We’ve hesitated to write much here, however, each thinking another mother must have known her better, have held her closer, have been there for her as she searched for new hope. I hope that someone was. But, I’m sad to say, it wasn’t me.
And that, my friends, is my loss. It’s tough to grieve our third loss in a year — first Andrea, then Lisa, and now Manda. Each woman was a beautiful mother, a brilliant writer, an honest voice. Each of us can see a little of ourselves in each other, and it makes it hard to bear, some days.
Each loss washes over us in waves: anger, compassion, fear. Each loss tries to take a little more from us, but ultimately it will not.
It will not.
Because even now we are human. We pull together to mourn this loss. On other sites, in other parts of the world, we know a husband grieves, friends gather round, and a child … a three year old child … has lost his mommy. We have lost as well.
But. we. are. not. lost.
We are still a band of mothers standing together against cancer, fighting this thing that tries to separate mother from child, and supporting one another as best we can by telling our own stories, truly, honestly, and reaching out to one another.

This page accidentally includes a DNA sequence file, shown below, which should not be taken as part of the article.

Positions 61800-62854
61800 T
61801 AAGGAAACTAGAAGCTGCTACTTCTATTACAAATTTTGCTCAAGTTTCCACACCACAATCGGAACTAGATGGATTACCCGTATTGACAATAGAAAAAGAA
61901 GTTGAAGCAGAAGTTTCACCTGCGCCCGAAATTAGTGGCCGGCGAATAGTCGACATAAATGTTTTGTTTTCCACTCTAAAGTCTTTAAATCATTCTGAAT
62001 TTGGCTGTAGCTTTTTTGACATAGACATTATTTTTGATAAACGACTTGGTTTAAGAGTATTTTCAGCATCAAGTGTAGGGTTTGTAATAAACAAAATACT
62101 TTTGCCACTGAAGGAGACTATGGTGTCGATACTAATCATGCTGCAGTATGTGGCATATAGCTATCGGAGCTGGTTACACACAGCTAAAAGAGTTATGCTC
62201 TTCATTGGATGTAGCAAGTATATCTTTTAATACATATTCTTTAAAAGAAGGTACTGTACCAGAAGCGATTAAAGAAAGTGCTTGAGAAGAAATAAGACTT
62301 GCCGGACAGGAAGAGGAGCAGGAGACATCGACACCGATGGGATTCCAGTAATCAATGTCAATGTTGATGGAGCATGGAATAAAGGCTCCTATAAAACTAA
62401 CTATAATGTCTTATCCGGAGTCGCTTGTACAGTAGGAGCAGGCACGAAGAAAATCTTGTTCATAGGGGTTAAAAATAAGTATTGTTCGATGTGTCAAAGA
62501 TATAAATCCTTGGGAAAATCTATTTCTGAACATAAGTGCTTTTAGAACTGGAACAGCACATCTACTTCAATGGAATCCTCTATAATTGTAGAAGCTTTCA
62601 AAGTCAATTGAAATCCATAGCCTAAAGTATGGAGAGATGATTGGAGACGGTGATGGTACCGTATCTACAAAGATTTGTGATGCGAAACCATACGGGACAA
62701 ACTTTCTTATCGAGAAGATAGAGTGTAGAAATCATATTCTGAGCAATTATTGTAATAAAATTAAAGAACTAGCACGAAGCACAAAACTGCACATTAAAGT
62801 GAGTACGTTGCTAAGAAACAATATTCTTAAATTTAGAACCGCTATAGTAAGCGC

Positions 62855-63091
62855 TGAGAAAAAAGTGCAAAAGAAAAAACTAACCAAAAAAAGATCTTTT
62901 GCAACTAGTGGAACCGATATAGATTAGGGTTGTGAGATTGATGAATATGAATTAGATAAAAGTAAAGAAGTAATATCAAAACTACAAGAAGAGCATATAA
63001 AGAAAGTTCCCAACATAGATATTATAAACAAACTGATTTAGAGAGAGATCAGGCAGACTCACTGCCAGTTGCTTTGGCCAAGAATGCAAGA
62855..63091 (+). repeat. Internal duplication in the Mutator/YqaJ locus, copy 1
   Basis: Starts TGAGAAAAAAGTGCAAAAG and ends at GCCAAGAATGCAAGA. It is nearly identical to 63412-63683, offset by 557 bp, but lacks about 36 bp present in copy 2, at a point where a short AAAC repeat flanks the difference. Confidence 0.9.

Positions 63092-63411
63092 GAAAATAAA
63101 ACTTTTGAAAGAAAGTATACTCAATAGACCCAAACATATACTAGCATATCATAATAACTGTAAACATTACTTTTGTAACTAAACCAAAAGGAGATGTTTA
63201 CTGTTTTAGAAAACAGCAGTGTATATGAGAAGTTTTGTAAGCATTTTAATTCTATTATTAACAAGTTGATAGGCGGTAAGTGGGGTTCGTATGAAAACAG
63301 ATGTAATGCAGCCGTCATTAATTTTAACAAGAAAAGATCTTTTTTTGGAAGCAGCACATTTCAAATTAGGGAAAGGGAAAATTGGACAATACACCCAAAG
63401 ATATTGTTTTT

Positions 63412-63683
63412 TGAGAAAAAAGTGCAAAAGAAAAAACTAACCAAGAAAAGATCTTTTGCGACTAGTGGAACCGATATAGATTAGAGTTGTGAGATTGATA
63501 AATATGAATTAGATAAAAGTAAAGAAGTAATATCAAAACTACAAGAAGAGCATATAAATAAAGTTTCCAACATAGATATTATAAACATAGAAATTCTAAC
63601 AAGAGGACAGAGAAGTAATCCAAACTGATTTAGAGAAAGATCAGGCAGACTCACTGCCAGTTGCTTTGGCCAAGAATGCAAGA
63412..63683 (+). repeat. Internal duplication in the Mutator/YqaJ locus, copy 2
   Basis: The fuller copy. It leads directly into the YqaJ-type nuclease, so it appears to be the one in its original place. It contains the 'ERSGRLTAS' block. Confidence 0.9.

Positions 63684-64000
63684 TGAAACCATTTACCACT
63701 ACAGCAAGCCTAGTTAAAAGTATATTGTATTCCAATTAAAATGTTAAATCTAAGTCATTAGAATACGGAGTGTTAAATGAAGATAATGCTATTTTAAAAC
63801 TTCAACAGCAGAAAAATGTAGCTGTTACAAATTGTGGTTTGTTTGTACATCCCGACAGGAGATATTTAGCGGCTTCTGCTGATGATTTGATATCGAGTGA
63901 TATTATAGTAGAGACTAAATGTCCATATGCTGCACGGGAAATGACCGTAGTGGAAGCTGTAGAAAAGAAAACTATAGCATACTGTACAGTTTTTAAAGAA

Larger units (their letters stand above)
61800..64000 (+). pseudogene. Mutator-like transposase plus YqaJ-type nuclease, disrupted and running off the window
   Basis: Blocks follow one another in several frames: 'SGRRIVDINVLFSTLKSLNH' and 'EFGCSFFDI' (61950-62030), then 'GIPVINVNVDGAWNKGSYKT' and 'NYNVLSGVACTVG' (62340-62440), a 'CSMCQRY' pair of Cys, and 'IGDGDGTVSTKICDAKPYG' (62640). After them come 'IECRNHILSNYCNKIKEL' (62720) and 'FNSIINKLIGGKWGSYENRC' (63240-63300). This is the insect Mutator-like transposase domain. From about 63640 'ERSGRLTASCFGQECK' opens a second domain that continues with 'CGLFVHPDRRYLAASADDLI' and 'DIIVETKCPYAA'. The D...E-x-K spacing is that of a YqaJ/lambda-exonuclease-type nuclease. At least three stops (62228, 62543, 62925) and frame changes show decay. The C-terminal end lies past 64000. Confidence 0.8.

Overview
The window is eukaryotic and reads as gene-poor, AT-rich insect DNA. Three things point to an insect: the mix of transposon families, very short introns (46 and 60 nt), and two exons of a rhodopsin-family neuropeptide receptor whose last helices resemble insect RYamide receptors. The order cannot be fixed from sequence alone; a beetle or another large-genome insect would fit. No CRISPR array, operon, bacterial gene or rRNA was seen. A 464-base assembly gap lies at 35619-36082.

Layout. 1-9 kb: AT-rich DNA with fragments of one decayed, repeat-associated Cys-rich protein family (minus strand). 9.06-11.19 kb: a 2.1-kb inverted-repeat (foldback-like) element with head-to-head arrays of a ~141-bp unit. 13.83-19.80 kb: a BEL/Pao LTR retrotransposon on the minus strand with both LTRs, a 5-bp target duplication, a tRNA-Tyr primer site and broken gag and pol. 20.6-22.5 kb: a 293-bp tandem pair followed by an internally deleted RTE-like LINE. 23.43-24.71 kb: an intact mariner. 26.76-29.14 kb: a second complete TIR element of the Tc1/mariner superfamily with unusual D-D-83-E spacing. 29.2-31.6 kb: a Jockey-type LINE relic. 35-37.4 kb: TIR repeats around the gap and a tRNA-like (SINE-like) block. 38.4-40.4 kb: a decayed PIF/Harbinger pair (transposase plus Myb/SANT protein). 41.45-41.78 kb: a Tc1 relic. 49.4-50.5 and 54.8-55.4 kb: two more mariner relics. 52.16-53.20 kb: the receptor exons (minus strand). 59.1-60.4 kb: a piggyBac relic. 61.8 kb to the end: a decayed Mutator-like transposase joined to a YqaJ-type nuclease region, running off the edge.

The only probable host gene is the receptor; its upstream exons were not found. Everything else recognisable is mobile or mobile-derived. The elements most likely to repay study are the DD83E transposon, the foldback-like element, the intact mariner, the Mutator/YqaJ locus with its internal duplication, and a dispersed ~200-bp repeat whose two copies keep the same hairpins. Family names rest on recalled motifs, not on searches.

And we will continue to do so, knowing that the more we bring these stories out into the open the less power cancer has over us. The more we talk about symptoms, the earlier another mother might be diagnosed. The more we talk about treatment, the more sensitive another nurse might be. The more we talk about side effects, the more doctors will take patients’ complaints seriously. The more we talk about hope, the more friends will help us rally. The more we talk about joy, the easier it will be on us. The more we talk about our love between mother and child, no matter what, the more we leave love in the world.
And that, I think, would be a pretty good legacy.